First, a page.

Head to head: A son with two mothers argues in favour of same sex marriage
‘Occasionally, I am asked if my own childhood was impacted by not knowing my paternal father and, honestly, I cannot think of a single way’
‘We have a chance to do something truly wonderful – not just for grown men and women of the LGBT community in Ireland, but for our future children.’ Photograph: Getty Images
My name is Finn Murray, a man with two mothers.
I sit here now, 30 years old and with two children of my own, after a recent trip to Disneyland Paris with them and my biological mother. A trip paid for by my mother’s partner as a birthday present for myself, and 50th birthday present for my mother – a kind and wonderful gesture, that had all four of us excited – perhaps me most of all!
Now I’m sitting at home, wondering if my own childhood was any different to that of my own children, and I truly cannot help but think that it’s all basically the same. I went on the same holidays as a child – sight-seeing, visiting water parks and spending time with my parents, like all the other kids I could see. I was taught the same values: to be kind, to be honest, not to fight and not to discriminate.
I grew up in Cork city from the age of eight. All of my school friends knew that my parents were two women and honestly, no-one really cared about that.
Was I ever picked on? Well yes, I was. I was picked on because I had an English accent, because I was a bit of a know-it-all, but never really because of my parents.
Some kids in my schools were bullied because they were ginger, or overweight, or for other silly reasons. A few kids in my class were raised by single mothers, single fathers or grandparents, among the many children raised by the “conventional” mother and father. Yet each child was the same and, while we can say that a child raised by an “unconventional” family may have a harder life, do we solve this problem by openly dismissing a child’s parents as inferior? Of course not.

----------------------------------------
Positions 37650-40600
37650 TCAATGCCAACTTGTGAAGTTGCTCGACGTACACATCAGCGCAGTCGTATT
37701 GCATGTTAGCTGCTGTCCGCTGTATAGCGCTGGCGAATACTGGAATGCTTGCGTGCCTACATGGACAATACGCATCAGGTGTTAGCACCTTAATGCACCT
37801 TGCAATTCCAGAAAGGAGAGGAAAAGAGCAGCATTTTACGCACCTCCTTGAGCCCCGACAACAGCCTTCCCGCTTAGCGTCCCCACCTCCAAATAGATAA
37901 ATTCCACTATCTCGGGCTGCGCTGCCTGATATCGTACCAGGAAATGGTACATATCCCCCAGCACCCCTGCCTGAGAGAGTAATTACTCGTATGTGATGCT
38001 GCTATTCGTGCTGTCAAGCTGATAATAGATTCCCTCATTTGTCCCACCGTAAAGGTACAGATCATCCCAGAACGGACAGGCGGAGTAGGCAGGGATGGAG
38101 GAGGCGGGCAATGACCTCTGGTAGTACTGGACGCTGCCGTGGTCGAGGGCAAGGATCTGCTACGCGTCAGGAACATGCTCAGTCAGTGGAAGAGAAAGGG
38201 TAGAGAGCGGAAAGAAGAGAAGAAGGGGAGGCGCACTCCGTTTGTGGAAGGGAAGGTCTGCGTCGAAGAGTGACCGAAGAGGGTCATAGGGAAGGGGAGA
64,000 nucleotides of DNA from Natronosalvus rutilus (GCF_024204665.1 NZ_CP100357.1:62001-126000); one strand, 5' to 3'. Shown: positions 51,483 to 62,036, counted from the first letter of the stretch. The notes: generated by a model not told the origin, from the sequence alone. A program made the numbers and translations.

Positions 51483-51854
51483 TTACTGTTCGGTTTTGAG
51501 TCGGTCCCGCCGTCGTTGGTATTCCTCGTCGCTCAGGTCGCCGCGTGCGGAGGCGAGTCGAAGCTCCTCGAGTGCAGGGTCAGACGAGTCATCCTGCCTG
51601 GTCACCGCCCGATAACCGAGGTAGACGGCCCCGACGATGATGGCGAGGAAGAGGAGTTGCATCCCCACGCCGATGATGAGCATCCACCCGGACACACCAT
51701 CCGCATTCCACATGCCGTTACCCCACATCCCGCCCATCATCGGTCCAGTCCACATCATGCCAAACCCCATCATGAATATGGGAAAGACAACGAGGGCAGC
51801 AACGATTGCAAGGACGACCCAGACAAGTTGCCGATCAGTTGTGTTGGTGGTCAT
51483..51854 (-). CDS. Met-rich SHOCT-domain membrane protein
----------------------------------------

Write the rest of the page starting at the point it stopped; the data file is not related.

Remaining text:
Occasionally, I am asked if my own childhood was impacted by not knowing my paternal father and, honestly, I cannot think of a single way. Maybe when puberty kicked in there were a few awkward conversations, but I had my older cousin, my grandfather and my uncles to approach for those questions. Frankly my parents were more than happy to speak about it, and it was usually very funny, as you can imagine.
Shaving was a doddle and not really a hard thing to learn, but I managed to solve that little problem by always keeping a beard because I look 12 years old without it.
I’m not going to make a bold claim that no child will ever be upset by not knowing one of their biological parents, because some will. What I will say is that the gender of our parents means very little. Thousands of people across Ireland have been raised in single-parent homes, by separated or divorced parents, or through adoption or surrogacy by heterosexual couples, and by LGBT parents and a variety of other situations. I can’t help but feel this claim – that a child must have a mother and a father in order to be “normal” or “ideal” – is insulting to all parents in Ireland. A child’s ideal home is a home where the child is cared for, raised to know right from wrong, educated, played with and most importantly, loved.
Some readers out there aren’t happy with the upcoming referendum and the idea of marriage equality for some reasons, and that’s okay.
Some believe this referendum is going to suddenly cause a tidal wave of children raised by gay men and women, when in fact, this is already happening in Ireland, and it’s been going on for at least 30 years now! And we’re just the same as you.
This referendum is purely about whether the State should recognise the legal right for two people, regardless of gender, to be recognised as a couple, with the same legal rights that my future wife and I will have.
We have a chance to do something truly wonderful – not just for grown men and women of the LGBT community in Ireland, but for our future children, grandchildren, nieces and nephews. Because many of them will be gay, and I don’t want to look them in the eye when they ask why they can’t get married and say, “Because you’re different.”